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In "Is it possible to sort a list of objects depending on if the individual object's response to a method?", I discovered that the flying saucer doesn't work on booleans.


Ruby 1.8.7:

[true, false].sort # => undefined method `<=>' for true:TrueClass (NoMethodError)
true <=> false     # => undefined method `<=>' for true:TrueClass (NoMethodError)

Ruby 1.9.3:

[true, false].sort # => comparison of TrueClass with false failed (ArgumentError)
true <=> false     # => nil
true <=> true      # => 0
false <=> true     # => nil

It may have something to do with true and false not having a canonical sort order, because which comes first? But, that sounds pretty weak to me.

Is this a bug in sort?

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Don't attribute your misunderstanding to Ruby's fault (bug). –  sawa Feb 11 '13 at 16:20
Then perhaps the question should be, why bother to implement '<=>' for booleans at all? –  PinnyM Feb 11 '13 at 16:33
@AlexChaffee I see. That is kind of weird. <=> should always return 0, -1, or 1, or be undefined. Returning nil is violationg the expectation. I agree. –  sawa Feb 11 '13 at 16:34
@sawa From the Comparable doc: "If the other object is not comparable then the <=> operator should return nil." –  steenslag Feb 11 '13 at 16:57
@sawa: The return values for <=> are -1, 0, 1 and nil for less-than, equal, greater-than and not-comparable. That's the standard protocol for <=>, and I don't see how the implementation for booleans violates that protocol. true is equal to true, but it is not comparable to false. –  Jörg W Mittag Feb 11 '13 at 16:58
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3 Answers

up vote 9 down vote accepted

Boolean values have no natural ordering.

The Ruby language designer(s) probably felt that to invent an ordering for booleans would be a surprise to developers so they intentionally left out the comparison operators.

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Yup. Except that <=> is implemented even though < and > are not. It seems that in Ruby 1.9, <=> was added to Object ("Returns 0 if obj === other, otherwise nil.") and it's that implementation that's confusing sort for true and false. –  AlexChaffee Feb 11 '13 at 16:36
@AlexChaffee: ah yes, I see, so this means that booleans have a busted spaceship operator. Lame! –  maerics Feb 11 '13 at 16:45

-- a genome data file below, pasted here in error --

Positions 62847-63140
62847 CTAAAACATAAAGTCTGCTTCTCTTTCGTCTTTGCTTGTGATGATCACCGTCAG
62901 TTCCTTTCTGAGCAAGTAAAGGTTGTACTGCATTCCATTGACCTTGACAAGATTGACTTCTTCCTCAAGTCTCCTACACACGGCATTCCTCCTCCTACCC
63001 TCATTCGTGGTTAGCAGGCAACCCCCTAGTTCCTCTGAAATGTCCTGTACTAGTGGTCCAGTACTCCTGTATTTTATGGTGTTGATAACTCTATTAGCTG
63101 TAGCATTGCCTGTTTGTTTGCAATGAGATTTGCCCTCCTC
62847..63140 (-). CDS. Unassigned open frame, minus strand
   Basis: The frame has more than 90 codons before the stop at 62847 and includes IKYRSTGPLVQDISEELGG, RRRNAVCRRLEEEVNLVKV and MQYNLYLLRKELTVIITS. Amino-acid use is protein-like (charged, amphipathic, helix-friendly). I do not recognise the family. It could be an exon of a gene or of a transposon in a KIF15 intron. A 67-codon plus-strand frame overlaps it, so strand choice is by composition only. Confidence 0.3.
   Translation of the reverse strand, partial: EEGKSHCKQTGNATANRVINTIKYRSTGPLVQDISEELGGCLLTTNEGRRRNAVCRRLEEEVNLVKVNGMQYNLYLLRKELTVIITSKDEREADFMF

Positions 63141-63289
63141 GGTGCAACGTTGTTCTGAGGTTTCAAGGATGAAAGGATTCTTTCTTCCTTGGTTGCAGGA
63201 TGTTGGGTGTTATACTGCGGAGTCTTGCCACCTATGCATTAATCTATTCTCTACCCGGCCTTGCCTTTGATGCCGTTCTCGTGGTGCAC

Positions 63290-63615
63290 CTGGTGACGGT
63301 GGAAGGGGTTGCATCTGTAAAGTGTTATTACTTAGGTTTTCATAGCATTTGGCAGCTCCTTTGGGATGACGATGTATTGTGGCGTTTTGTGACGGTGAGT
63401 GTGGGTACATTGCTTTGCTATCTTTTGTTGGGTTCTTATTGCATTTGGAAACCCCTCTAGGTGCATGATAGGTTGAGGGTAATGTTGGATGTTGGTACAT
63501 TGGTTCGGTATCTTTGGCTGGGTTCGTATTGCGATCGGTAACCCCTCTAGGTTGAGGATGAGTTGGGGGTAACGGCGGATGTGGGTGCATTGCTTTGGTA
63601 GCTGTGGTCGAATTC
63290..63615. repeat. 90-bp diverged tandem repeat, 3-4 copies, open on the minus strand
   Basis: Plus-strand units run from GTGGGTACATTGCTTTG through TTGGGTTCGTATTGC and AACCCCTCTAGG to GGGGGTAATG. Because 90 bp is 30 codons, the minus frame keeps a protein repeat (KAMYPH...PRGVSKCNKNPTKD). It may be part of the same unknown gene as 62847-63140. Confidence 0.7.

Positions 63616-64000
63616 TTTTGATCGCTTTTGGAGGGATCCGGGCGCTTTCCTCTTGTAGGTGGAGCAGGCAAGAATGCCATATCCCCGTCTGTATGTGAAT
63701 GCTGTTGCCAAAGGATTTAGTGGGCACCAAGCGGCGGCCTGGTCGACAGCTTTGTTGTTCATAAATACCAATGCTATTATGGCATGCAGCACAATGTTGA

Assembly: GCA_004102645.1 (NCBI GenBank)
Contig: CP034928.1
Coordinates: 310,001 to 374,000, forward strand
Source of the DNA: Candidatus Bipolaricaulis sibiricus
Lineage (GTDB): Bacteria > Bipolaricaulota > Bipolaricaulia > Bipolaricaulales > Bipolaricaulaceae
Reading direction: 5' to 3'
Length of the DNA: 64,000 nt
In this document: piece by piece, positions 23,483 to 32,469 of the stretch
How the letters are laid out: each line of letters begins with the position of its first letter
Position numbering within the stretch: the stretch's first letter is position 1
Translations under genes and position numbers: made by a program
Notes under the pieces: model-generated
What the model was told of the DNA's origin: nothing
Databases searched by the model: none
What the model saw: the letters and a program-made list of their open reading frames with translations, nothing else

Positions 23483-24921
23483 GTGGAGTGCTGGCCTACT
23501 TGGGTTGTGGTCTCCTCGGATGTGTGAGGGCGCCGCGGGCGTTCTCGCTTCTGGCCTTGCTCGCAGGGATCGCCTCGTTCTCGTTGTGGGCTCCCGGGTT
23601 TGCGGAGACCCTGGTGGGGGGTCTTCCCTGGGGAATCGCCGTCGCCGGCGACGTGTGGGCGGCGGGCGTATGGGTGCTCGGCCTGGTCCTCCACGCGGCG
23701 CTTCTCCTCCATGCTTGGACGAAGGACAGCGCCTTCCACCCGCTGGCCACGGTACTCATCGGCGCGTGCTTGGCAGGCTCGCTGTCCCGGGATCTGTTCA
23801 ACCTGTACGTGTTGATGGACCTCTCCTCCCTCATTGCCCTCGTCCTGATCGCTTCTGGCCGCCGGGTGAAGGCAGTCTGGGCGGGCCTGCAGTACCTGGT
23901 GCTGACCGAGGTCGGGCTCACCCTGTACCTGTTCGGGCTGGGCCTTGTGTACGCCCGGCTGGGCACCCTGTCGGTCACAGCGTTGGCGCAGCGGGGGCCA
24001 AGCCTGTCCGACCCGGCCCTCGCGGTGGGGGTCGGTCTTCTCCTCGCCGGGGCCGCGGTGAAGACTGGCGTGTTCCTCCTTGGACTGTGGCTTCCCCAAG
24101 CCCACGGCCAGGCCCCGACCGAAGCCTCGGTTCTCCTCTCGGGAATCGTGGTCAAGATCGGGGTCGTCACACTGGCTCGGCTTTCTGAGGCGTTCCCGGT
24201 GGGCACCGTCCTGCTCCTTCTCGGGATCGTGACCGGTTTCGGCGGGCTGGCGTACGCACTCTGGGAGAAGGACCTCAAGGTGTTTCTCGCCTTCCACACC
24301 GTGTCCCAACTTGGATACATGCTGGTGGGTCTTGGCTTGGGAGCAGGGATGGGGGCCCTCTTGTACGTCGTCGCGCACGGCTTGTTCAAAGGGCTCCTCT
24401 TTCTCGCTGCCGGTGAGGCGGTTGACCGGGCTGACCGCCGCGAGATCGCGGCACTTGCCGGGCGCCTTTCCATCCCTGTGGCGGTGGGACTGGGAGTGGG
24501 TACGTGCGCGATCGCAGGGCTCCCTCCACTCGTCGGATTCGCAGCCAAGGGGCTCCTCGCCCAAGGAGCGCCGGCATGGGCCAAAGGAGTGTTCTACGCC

@maerics: The implementation of <=> for booleans is in full compliance with the protocol for <=>. In what way is it "busted"? –  Jörg W Mittag Feb 11 '13 at 17:01
@JörgWMittag: hmm, I assumed that the <=> operator was for comparisons ala sort (returning values -1, 0, 1) but upon reading more documentation (e.g. Numeric) it seems that this is not the case. By "busted" I mean confusing to me because it violated what I thought was the convention of the spaceship operator implementing comparisons. –  maerics Feb 11 '13 at 17:18
btw I'm accepting this answer but should note that the complete story is actually inside the comments on the question itself –  AlexChaffee Feb 12 '13 at 14:47
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The so-called flying saucer requires all comparison operators (<, >, ==) to work (not technically, although certainly theoretically). true and false are not less-than or greater-than each other. The same will hold true for nil. For a practical workaround, you can 'cast' to integers (0 for false, 1 for true). Something like:

[true, false, true].sort_by{|e| e ? 1 : 0}
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I understand that "true and false are not less-than or greater-than each other" -- I'm asking why was Ruby designed that way? It seems much more useful to be able to sort an array of booleans using a simple [true, false].sort or @products.sort_by(&:on_sale?) than to have a sudden failure case in a language that's usually so resilient. –  AlexChaffee Feb 11 '13 at 16:24
As a design question, it's likely because one can't really guess the developer's intent. What value would you expect to see when comparing true > false? In some languages false is equated with 0, while true might be 1 or -1. It's an arbitrary decision that the designers probably felt should be made by the developer. As an aside, PHP tried to do something about this and probably made it more confusing in the process... –  PinnyM Feb 11 '13 at 16:26
The flying saucer does not require all comparison operators to work. On the contrary, with <=> defined and the Comparable module included, all comparison methods are defined 'for free'. –  steenslag Feb 11 '13 at 16:52
@steenslag: technically correct but the idea remains the same. The implementation for <=> should be representative for the functionality of the comparison operators. Updated to clarify this - thanks for pointing this out. –  PinnyM Feb 11 '13 at 16:54
@AlexChaffee: Why would you expect Ruby to be able to sort something which cannot be sorted? –  Jörg W Mittag Feb 11 '13 at 17:02
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Booleans have no natural ordering. Unlike C, false is not less than true, they're just equivalent and equally valid states. However it is possible to configure the sort any way you like using a block, for example:

ary = [true, false, false, true]
ary.sort {|a,b|  a == b ? 0 : a ? 1 : -1 }

# => [false, false, true true]

Reversing the order is also trivial:

ary.sort {|a,b|  a == b ? 0 : a ? -1 : 1 }

# => [true true, false, false]
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